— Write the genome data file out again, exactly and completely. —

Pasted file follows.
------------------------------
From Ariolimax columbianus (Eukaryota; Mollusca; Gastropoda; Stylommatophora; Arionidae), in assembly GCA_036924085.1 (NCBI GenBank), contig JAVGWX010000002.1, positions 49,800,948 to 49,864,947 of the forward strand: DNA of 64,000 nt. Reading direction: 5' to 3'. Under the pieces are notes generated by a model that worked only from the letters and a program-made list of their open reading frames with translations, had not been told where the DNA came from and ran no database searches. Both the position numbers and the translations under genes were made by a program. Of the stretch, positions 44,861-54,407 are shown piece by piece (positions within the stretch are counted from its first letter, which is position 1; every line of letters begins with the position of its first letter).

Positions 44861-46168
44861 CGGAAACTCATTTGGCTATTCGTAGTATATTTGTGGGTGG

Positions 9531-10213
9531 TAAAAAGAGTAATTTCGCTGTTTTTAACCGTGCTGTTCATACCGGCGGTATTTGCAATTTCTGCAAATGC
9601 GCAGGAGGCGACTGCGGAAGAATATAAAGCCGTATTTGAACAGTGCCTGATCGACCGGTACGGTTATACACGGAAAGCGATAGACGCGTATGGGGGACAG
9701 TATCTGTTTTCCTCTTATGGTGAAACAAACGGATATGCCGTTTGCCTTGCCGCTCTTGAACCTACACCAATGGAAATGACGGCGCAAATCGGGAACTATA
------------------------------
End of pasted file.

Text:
From Ariolimax columbianus (Eukaryota; Mollusca; Gastropoda; Stylommatophora; Arionidae), in assembly GCA_036924085.1 (NCBI GenBank), contig JAVGWX010000002.1, positions 49,800,948 to 49,864,947 of the forward strand: DNA of 64,000 nt. Reading direction: 5' to 3'. Under the pieces are notes generated by a model that worked only from the letters and a program-made list of their open reading frames with translations, had not been told where the DNA came from and ran no database searches. Both the position numbers and the translations under genes were made by a program. Of the stretch, positions 44,861-54,407 are shown piece by piece (positions within the stretch are counted from its first letter, which is position 1; every line of letters begins with the position of its first letter).

Positions 44861-46168
44861 CGGAAACTCATTTGGCTATTCGTAGTATATTTGTGGGTGG

Positions 9531-10213
9531 TAAAAAGAGTAATTTCGCTGTTTTTAACCGTGCTGTTCATACCGGCGGTATTTGCAATTTCTGCAAATGC
9601 GCAGGAGGCGACTGCGGAAGAATATAAAGCCGTATTTGAACAGTGCCTGATCGACCGGTACGGTTATACACGGAAAGCGATAGACGCGTATGGGGGACAG
9701 TATCTGTTTTCCTCTTATGGTGAAACAAACGGATATGCCGTTTGCCTTGCCGCTCTTGAACCTACACCAATGGAAATGACGGCGCAAATCGGGAACTATA